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All social scientists learn the celebrated theories and frameworks of their predecessors, using them to inform their own research and observations. But before there can be theory, there must be theorizing. Theorizing in Social Science introduces the reader to the next generation of theory construction and suggests useful ways for creating social theory. What makes certain types of theories creative, and how does one go about theorizing in a creative way? The contributors to this landmark collection—top social scientists in the fields of sociology, economics, and management—draw on personal experiences and new findings to provide a range of answers to these questions. Some turn to cognitive psychology and neuroscience's impact on our understanding of human thought, others encourage greater dialogue between and across the arts and sciences, while still others focus on the processes by which observation leads to conceptualization. Taken together, however, the chapters collectively and actively encourage a shift in the place of theory in social science today. Appealing to students and scientists across disciplines, this collection will inspire innovative approaches to producing, teaching, and learning theory.
All social scientists learn the celebrated theories and frameworks of their predecessors, using them to inform their own research and observations. But before there can be theory, there must be theorizing. Theorizing in Social Science introduces the reader to the next generation of theory construction and suggests useful ways for creating social theory. What makes certain types of theories creative, and how does one go about theorizing in a creative way? The contributors to this landmark collection—top social scientists in the fields of sociology, economics, and management—draw on personal experiences and new findings to provide a range of answers to these questions. Some turn to cognitive psychology and neuroscience's impact on our understanding of human thought, others encourage greater dialogue between and across the arts and sciences, while still others focus on the processes by which observation leads to conceptualization. Taken together, however, the chapters collectively and actively encourage a shift in the place of theory in social science today. Appealing to students and scientists across disciplines, this collection will inspire innovative approaches to producing, teaching, and learning theory.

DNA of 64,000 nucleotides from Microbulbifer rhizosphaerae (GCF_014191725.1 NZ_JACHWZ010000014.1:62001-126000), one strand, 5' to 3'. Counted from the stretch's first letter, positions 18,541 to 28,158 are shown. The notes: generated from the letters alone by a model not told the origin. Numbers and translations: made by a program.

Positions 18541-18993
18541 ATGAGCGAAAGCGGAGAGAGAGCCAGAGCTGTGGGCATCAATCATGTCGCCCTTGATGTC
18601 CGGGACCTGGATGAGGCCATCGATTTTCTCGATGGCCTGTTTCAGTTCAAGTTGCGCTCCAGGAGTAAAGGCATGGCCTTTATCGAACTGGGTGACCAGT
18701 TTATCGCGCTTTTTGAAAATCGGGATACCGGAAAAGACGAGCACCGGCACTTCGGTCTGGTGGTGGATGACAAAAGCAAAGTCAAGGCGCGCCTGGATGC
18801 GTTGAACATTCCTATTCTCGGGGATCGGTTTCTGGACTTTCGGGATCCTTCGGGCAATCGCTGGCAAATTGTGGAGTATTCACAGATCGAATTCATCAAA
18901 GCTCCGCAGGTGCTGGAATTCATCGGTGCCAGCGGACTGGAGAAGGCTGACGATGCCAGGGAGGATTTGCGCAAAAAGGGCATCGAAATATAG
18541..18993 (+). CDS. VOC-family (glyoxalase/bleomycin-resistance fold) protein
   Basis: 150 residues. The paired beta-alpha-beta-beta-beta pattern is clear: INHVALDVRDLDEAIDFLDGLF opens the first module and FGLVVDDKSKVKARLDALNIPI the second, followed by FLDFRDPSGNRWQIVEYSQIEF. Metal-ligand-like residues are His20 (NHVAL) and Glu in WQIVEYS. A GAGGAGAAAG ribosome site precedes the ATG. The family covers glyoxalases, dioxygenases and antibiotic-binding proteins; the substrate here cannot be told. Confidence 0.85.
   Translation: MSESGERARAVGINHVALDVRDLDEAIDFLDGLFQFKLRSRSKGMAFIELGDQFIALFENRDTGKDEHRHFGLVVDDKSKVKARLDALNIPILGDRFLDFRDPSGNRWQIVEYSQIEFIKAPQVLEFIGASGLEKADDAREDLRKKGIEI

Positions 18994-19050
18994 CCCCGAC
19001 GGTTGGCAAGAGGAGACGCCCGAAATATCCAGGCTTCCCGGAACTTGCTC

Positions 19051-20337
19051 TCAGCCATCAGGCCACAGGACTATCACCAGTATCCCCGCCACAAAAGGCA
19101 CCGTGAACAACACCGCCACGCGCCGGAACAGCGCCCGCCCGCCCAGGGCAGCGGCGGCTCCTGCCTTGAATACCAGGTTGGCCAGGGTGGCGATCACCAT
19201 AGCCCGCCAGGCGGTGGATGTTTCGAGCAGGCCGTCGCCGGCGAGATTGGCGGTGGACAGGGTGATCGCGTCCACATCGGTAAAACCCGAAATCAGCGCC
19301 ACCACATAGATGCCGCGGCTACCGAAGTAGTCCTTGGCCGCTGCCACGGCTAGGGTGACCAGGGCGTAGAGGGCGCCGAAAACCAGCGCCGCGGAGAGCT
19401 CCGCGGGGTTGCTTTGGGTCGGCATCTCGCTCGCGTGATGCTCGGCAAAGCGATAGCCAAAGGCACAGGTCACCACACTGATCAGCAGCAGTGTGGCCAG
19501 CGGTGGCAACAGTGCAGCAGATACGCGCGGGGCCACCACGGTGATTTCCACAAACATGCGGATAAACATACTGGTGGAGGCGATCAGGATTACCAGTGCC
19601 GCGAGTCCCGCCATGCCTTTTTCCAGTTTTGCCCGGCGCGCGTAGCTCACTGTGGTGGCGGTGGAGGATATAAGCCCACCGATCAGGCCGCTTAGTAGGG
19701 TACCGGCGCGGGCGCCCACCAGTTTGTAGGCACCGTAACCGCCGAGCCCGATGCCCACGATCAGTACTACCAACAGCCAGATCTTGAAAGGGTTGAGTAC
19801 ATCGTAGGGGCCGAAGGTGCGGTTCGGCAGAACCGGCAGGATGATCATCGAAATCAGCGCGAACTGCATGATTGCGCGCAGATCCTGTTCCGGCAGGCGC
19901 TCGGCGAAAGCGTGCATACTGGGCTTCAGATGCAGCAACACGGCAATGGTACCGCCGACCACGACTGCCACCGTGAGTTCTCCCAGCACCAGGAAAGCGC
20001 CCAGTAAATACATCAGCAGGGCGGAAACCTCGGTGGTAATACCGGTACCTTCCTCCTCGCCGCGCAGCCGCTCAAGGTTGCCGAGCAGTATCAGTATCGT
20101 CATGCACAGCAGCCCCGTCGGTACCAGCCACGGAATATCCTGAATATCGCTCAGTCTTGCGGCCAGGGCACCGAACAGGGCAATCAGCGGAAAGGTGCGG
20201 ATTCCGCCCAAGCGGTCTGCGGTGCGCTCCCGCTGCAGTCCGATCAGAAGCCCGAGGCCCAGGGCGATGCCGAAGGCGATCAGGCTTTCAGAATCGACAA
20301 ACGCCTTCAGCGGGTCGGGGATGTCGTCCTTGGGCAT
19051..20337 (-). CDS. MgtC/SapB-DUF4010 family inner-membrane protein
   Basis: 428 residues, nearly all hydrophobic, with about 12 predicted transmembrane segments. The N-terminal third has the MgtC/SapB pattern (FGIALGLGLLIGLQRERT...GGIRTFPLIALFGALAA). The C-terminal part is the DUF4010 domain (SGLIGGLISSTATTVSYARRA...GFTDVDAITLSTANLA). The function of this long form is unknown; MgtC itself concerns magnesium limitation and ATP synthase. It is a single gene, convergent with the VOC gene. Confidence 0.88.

In the social sciences today, students are taught theory by reading and analyzing the works of Karl Marx, Max Weber, and other foundational figures of the discipline. What they rarely learn, however, is how to actually theorize. The Art of Social Theory is a practical guide to doing just that. In this one-of-a-kind user's manual for social theorists, Richard Swedberg explains how theorizing occurs in what he calls the context of discovery, a process in which the researcher gathers preliminary data and thinks creatively about it using tools such as metaphor, analogy, and typology. He guides readers through each step of the theorist’s art, from observation and naming to concept formation and explanation. To theorize well, you also need a sound knowledge of existing social theory. Swedberg introduces readers to the most important theories and concepts, and discusses how to go about mastering them. If you can think, you can also learn to theorize. This book shows you how. Concise and accessible, The Art of Social Theory features helpful examples throughout, and also provides practical exercises that enable readers to learn through doing.